Split at the Root: A Memoir of Love and Lost Identity
In this dramatic and beautifully written memoir, the author explores questions of race, adoption and identity, not as the professor of cultural studies that she became, but as the Black child of German settlers in Guatemala who called her their “little Moor.” Her journey into investigating the mystery of how these White foreigners became her parents begins when she reluctantly considered joining an African-American organization at the U.S. College where she taught. She realized it was not just her foreign accent that alienated her from Blacks. Under layers of privilege (private schools, international travel, the life of a fashion model and actress in Europe) she discovered that her most important story is one of disinheritance.
The author’s determination to find out who her mother and father really were, and why she was taken from them, tests the love of her White husband and their son, leads her to embrace and then reject the charismatic man she believes to be her biological father, and takes her to the jungles of Guatemala to find a family that has kept her memory alive as legend. In the book’s shocking ending, she learns truths about her mother, and the callous disrespect committed long ago againstmother and child in the name of love.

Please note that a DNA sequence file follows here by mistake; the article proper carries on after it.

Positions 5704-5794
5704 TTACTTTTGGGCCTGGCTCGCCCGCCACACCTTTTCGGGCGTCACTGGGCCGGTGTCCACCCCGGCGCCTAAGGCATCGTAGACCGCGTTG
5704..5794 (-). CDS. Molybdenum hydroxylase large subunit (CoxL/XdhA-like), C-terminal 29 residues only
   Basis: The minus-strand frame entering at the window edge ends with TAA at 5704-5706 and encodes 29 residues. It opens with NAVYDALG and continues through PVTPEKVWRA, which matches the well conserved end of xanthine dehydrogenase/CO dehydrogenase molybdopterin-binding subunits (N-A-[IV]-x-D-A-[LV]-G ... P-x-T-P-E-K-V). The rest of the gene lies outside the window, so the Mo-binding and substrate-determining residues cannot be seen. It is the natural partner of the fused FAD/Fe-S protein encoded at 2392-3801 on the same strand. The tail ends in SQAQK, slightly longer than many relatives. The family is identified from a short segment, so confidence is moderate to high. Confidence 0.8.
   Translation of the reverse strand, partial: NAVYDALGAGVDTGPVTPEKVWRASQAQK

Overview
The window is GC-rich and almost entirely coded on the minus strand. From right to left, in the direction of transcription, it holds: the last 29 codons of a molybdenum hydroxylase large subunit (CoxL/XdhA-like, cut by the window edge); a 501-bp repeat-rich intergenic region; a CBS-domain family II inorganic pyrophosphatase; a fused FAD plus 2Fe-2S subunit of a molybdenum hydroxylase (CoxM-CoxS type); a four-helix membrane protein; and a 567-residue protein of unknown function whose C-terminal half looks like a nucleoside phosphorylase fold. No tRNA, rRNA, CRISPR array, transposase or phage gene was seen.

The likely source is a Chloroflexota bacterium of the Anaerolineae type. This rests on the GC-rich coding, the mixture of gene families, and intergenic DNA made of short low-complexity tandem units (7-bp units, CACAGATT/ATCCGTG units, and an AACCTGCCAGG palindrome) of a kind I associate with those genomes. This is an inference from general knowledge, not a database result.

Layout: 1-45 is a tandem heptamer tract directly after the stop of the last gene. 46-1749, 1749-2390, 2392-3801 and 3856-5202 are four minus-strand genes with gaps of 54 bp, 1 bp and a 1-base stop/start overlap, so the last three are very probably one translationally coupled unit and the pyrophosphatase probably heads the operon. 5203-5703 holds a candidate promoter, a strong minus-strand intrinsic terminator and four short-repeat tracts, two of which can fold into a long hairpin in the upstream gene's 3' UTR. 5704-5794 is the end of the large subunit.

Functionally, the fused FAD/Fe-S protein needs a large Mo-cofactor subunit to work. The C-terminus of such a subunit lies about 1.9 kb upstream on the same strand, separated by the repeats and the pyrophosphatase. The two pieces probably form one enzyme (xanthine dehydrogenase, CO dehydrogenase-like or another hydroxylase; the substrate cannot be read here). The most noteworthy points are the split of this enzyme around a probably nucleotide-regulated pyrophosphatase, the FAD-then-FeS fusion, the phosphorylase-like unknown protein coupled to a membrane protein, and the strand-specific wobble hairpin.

Tristine Rainer, Director of the Center for Autobiographic Studies;
author The new Diary and Your Life as Story.
Fact and Fiction
I was born at the mouth of the Rio Dulce, a Central American jungle river that slowly makes its way to the ocean through dense tropical rain forests in a part of the world where, it is said, the great mysteries of the Land of Mu and Atlantis wait to be re-discovered. Even as I write today, Livingston, the remote village of my birth